Addresses, credit card information, social security numbers – we give our technology a lot of information. And it’s always important to have a sense of privacy. So when the reader kathydenise1981 wrote to us, worried that their computer would remember their credit card number, I understood why they were worried.

Every time I put the first number, my entire card number is displayed,“they wrote. Our reader had made a purchase online, and now it’s popping up everywhere.

There are several ways to resolve this issue, depending on your operating system and browser, but the best first step is to blow up your cache.

Fortunately, we have tutorials for this out of the box. Here’s how to clear your cache and history for all major browsers:

Make sure to clear both your history and your cache. If this does not work, the credentials may be stored in the operating system.

In Windows 10, go to Control Panel> User Accounts> Saved Credentials to view a list (or delete) of items that the operating system has stored. For macOS, go to Applications> Utilities> Key ring for a list of stored credentials.

Finally, some online stores will remember your credit card details after a purchase. In these cases, you will need to log into your profile in each store and delete them on a case-by-case basis.

Credit: Shutterstock


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A man gave this woman her credit card number, so she bought an inflatable house

Sometimes the internet is a wonderful place – and today it gave us this: a wife bought a bouncy castle after a guy his credit card, and the screenshots documenting the whole story are invaluable. The context is important: he had apparently offered her a date, to which she said no. However, he persisted, choosing at that point to give her her credit card information and tell her to buy whatever she liked.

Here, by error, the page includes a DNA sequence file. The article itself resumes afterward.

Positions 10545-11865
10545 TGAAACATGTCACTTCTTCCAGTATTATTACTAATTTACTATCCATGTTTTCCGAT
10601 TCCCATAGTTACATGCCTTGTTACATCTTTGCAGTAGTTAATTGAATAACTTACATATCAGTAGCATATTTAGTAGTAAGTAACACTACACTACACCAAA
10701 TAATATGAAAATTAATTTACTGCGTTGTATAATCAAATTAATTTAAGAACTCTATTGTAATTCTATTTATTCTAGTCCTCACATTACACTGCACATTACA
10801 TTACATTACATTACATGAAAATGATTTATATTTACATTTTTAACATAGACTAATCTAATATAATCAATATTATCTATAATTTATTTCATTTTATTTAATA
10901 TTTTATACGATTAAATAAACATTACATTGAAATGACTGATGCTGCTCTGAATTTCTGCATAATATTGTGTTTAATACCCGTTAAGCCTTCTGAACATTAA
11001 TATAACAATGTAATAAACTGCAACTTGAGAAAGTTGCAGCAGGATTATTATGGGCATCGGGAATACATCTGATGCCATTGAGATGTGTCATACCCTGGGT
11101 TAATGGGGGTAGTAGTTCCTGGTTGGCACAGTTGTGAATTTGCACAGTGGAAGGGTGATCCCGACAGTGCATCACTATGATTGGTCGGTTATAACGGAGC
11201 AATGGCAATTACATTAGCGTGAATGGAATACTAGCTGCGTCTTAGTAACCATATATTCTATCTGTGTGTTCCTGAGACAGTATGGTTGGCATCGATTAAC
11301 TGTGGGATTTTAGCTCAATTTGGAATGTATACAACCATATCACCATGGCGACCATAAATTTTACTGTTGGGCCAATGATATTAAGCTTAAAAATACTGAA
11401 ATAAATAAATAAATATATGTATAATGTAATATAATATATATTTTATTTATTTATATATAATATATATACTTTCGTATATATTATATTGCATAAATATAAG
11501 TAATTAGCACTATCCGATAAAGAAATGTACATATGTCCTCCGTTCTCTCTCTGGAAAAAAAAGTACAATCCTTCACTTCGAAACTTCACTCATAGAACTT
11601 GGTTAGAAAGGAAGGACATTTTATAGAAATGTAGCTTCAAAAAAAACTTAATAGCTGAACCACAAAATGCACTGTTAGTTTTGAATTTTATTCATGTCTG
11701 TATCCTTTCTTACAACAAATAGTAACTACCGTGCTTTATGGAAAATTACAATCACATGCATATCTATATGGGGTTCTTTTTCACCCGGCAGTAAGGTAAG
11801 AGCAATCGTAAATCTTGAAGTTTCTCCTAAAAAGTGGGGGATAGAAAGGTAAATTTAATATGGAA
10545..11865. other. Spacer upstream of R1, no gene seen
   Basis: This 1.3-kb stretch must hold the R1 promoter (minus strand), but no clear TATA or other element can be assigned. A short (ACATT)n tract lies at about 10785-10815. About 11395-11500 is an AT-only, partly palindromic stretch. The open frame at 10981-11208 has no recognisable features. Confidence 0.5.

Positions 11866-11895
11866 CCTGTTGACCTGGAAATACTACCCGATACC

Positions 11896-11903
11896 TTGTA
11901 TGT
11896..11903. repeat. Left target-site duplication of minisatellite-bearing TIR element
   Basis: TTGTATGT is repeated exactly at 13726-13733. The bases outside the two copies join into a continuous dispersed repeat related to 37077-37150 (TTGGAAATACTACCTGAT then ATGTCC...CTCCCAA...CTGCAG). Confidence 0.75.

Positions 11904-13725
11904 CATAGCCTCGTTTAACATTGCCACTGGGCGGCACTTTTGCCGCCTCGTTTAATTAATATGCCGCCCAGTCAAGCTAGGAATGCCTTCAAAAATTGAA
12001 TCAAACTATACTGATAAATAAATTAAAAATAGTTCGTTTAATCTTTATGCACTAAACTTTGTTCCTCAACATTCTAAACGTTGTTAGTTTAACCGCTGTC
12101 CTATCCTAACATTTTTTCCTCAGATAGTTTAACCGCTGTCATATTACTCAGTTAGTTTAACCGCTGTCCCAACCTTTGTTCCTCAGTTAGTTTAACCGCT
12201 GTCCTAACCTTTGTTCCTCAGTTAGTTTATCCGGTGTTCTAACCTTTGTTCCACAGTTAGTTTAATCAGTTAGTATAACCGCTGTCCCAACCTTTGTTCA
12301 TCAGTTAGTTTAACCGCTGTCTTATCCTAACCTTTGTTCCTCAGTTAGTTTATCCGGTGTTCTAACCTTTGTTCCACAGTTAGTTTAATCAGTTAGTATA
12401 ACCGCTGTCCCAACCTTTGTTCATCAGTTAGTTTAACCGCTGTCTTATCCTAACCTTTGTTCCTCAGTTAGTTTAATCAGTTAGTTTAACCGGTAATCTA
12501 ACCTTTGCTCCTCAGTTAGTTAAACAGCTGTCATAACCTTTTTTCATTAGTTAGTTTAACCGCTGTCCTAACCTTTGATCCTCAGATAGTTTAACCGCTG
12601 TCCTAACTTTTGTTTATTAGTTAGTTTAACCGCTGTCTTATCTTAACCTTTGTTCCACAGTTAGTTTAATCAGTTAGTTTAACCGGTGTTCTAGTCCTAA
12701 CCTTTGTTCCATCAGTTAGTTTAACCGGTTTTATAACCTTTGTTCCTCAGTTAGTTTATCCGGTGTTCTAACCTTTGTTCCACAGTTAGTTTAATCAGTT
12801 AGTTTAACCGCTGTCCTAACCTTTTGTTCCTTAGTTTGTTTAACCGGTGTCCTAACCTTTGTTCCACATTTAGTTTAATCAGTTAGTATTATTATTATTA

You can probably guess where this is going.

The woman in question here is Leagan, a 17-year-old from Lubbock, Texas, who tweets under the handle @leagalicious. On September 20, she tweeted the world saying simply, “You are all invited to my bouncy castle party funded by the guy who sent me his credit card after I said no to a date ”- with screenshots explaining exactly what happened.

It begins with a text message reading, “I want you to have something.This message is followed by two images: The front and back of a credit card. (Leagan erased the actual information on the map before posting it.) “Just in case you need anything. Anything, “the following reads – and just in case there is any doubt as to what that means, another tweet reads:” Anything your heart desires. “

The following text is invaluable. It starts with a screenshot of an email inbox, with the first message from a sender called “Jungle Jumps”. “Welcome to Jungle Jumps,” the subject line reads.